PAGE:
Scribbler’s Saga #114 – Star Wars Ep. 1: The Phantom Menace (Official Novelization)

Posted: May 11, 2021 in Uncategorized

© 2021 G.N. Jacobs

Okay, the project named All Things Phantom Menace is now done (until I really have to see it again). With the novelization in the can, I can now move on to All Things Attack of the Clones or hopefully All Things Casino Royale (we’ll see).

Unlike the Shakespeare version (see post), there is very little about the novelization that will change the opinions formed by seeing the movie. You either roll your eyes the minute Jar Jar Binks enters frame or you slap your knees thinking you’ve experienced the greatest thing since sliced bread.

Still, they did try a little. It helps.

Mostly, the author added in quite a few scenes and moments concerning Anakin Skywalker before meeting the other pathetic lifeforms fleeing the invasion of Naboo. Anakin mentions getting flashed with Sebulba’s vents as the reason why he lost the previous pod race. So, the book starts on said race.

While I suspect that the author (Terry Brooks) working from George Lucas’s script still had to put as much of the kludgy writing style of the movie into the manuscript in the eternal dance between improving and just giving the audience more of what they want, I did like his descriptions of the desert flashing by under the pods. The two pod race sequences present a surprisingly vivid, a swirl of the red rocks, yellow sand flashing by under our hero’s pod at breakneck speed. A good moment to read.

There are many other small moments to enjoy about this book that play out in the small places between what’s required by servicing the script that we’ve already seen.

For instance, when the Trade Federation decides to gas the Jedi at the beginning a pair of birdlike creatures left in the room die first. Methinks PETA got to George Lucas and conducted a mugging to keep it out of the movie, but I digress. Or we actually see Anakin carve the japoor snippet for Padmé. A nice moment likely to always get cut out of the movie for reasons of time and flow.

Adding more in the way of slightly extra concerning Padmé’s thought process as the embattled leader of the sleepy and previously peaceful planet was quite entertaining to read. She’s depicted as blasting droid soldiers left and right to the surprise of everybody including Anakin. 

Dialogue is just simply not Star Wars’ best attribute whether in the movies or on the written page and this process continues here where Mr. Brooks added extra words explaining more about the plot at the expense of more spoken kludge. Novelizations typically get started as soon as the production “locks” the script at the beginning of production not after the martini shot goes into the can. The adaption thus has more material from which to draw and represents the script as it existed before the film editor applied a poetic ear towards cutting the spoken fat. I prefer to blame Mr. Lucas.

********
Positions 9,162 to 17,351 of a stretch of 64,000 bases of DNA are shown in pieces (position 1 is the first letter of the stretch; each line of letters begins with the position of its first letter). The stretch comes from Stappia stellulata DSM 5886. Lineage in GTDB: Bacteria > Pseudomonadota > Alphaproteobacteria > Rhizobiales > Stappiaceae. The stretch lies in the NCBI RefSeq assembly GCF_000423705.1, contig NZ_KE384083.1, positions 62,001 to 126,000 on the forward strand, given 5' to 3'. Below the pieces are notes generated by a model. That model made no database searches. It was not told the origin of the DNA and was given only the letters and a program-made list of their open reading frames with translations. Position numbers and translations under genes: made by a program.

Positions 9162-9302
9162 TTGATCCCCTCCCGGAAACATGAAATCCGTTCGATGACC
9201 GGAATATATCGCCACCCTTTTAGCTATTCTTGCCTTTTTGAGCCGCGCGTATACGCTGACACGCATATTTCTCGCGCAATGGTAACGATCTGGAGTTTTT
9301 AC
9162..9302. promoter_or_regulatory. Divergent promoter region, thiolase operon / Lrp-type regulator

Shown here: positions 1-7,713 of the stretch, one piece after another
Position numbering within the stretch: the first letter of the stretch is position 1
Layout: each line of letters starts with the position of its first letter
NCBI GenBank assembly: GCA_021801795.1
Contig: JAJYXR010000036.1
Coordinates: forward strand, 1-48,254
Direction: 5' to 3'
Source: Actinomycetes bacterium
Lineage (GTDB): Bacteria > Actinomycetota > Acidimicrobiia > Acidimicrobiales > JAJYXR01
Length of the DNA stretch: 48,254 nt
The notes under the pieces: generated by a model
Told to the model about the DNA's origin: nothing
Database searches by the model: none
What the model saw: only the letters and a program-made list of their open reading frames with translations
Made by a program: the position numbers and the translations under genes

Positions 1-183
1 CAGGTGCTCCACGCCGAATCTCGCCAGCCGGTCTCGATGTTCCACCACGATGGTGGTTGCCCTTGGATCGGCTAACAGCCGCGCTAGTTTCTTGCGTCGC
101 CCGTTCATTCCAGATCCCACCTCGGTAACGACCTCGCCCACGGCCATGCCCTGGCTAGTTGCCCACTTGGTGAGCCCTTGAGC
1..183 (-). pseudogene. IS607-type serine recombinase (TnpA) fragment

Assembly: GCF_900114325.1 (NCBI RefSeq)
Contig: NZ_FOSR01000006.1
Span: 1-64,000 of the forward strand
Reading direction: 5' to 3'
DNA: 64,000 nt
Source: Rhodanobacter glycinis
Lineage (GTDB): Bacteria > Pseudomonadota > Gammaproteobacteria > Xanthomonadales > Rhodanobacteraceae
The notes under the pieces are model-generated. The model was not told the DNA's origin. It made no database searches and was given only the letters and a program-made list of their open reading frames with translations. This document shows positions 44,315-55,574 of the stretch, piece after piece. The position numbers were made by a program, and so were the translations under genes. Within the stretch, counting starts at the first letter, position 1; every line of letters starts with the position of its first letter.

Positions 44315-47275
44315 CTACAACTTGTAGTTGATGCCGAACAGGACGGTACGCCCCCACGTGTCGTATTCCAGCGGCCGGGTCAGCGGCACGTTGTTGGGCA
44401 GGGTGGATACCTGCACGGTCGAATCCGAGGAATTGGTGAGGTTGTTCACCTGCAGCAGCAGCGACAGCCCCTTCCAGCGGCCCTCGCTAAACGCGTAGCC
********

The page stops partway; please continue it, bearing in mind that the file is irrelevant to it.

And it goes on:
The depiction of Jar Jar Binks frankly doesn’t improve with the translation to the page. If much of the criticism concerning this character lands because some people feel too many real-world nasty stereotypes (Jamaican, cowardly etc…) were given free vent in a world that changed under some people’s feet, learning more about Jar Jar by way of the inner monologue common to novels isn’t going to change things.

Most of the rest of what is hard to like about the Phantom Menace are the stuff of an impressive nerd fight, that won’t change just because I read the book. No matter the form, I still ask the question – of all the star systems without proper air forces affected by the Senate’s taxation plan, why does the Trade Federation choose to blockade and invade Naboo? What does the Trade Federation get out of the deal? And did Darth Sidious choose the planet for them opting to grind some kind of axe against the planet that is allegedly his home? Never mind, I spend too much time contemplating these things.

As a read this novelization is like so many others of its ilk, an acceptable read despite that we’ve already seen the movie. There are flashes of brilliance that almost help me forget where this story really came from, but then these are dragged down by the things that dragged down the movie. Though, I can see a frazzled parent reaching for this book as a way to sneak up on a child bitching and moaning about summer reading lists and book completion quotas. Truthfully, that’s why I picked this book despite yes, I saw the movie, but that’s a story for another day…

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